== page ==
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Policy making and rent-dissipation: An experimental test

  • David Bullock
  • E. Rutström

    ()

We present a transfer-seeking model of political economy that links the theory of Becker (1983) with Tullock-type models of politically contestable rents. In our model the size of the transfer is determined endogenously, and over-dissipation of rents is predicted even under conditions of risk-neutrality and perfect rationality. We implement an empirical test of this model by collecting behavioral data in a laboratory experiment. We confirm the existence of behavior that leads to over-dissipation of rents in games with both symmetric and asymmetric political power. To the extent that the transfer-seeking costs are social costs, our findings imply that the total costs of running government might be greatly underestimated if the value of the rent is used as a proxy for the rent-seeking cost. We also confirm the hypotheses that lowering the political power of one player can lead to smaller rent-seeking expenditures and to larger transfers Copyright Economic Science Association 2007

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File URL: http://hdl.handle.net/10.1007/s10683-006-9133-1
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Article provided by Springer in its journal Experimental Economics.

Volume (Year): 10 (2007)
Issue (Month): 1 (March)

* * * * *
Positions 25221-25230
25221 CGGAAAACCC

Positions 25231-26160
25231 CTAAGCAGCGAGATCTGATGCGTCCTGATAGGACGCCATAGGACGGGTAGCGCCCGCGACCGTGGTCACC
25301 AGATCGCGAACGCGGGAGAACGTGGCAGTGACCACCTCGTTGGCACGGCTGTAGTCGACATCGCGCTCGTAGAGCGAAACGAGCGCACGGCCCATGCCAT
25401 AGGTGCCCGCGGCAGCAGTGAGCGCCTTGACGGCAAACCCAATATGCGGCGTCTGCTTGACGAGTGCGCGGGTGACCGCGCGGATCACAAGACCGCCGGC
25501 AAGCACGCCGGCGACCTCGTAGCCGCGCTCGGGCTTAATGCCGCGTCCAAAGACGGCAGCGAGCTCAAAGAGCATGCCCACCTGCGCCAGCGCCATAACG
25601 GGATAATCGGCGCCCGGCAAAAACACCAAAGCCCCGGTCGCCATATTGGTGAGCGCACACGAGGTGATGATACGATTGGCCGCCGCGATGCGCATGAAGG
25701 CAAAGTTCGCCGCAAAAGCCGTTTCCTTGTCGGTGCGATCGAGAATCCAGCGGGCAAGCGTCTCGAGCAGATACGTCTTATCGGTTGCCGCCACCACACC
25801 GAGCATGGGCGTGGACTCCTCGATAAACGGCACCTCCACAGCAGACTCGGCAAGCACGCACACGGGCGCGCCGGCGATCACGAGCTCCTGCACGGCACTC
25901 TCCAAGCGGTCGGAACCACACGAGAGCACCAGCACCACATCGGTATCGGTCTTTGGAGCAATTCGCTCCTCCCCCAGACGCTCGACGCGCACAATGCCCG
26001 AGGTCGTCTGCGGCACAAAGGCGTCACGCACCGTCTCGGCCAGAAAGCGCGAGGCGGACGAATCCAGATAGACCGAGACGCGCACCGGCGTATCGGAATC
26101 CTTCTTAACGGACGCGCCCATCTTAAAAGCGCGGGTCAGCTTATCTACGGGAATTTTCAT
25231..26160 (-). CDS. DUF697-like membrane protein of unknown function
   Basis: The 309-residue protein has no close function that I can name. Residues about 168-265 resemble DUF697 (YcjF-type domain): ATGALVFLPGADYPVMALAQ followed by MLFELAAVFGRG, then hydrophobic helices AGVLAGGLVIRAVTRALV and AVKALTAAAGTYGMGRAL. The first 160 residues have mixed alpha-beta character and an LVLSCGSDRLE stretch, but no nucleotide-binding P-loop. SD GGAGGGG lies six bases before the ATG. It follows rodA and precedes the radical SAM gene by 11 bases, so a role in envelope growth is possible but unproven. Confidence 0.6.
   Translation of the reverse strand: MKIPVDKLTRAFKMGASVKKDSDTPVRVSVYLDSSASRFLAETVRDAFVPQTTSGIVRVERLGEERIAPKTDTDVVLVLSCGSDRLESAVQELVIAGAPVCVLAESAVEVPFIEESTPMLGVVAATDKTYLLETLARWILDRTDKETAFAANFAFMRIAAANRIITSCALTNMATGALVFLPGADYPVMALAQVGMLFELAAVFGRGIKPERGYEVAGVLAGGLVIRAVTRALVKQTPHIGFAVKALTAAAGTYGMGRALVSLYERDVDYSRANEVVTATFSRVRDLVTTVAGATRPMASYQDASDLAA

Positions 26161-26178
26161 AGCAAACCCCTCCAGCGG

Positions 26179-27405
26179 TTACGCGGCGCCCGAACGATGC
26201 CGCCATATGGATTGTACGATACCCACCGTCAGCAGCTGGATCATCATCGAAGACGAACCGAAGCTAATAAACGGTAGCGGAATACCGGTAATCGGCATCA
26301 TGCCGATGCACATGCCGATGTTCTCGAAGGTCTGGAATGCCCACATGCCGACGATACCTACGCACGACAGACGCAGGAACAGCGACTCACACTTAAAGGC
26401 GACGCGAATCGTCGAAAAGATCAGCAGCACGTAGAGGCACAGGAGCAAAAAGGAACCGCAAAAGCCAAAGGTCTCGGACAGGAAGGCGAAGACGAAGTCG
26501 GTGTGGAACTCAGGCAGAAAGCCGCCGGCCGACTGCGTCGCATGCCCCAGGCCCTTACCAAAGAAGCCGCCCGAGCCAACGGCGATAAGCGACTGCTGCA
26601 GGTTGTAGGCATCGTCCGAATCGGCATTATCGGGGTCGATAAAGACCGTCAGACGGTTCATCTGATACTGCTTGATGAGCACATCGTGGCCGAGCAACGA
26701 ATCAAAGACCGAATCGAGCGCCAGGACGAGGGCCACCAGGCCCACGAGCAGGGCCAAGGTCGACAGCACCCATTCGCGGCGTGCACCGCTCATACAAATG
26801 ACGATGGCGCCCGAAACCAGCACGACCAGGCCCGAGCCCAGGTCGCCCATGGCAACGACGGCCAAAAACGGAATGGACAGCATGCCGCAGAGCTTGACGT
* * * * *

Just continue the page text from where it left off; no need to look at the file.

Pages: 21-36

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Handle: RePEc:kap:expeco:v:10:y:2007:i:1:p:21-36
Contact details of provider: Web page: http://www.springerlink.com/link.asp?id=102888

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  14. Baye, M.R. & Kovenock, D. & De Vries, C.G., 1993. "The Solution to the Tullock Rent-Seeking Game when r>2: Mixed-Strategy Equilibria and Mean Dissipation Rates," Purdue University Economics Working Papers 1039, Purdue University, Department of Economics.
  15. Anderson, Lisa R & Stafford, Sarah L, 2003. " An Experimental Analysis of Rent Seeking under Varying Competitive Conditions," Public Choice, Springer, vol. 115(1-2), pages 199-216, April.
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  18. James Andreoni & John H Miller, 1997. "Rational Cooperation in the finitely repeated prisoner's dilemma: experimental evidence," Levine's Working Paper Archive 670, David K. Levine.
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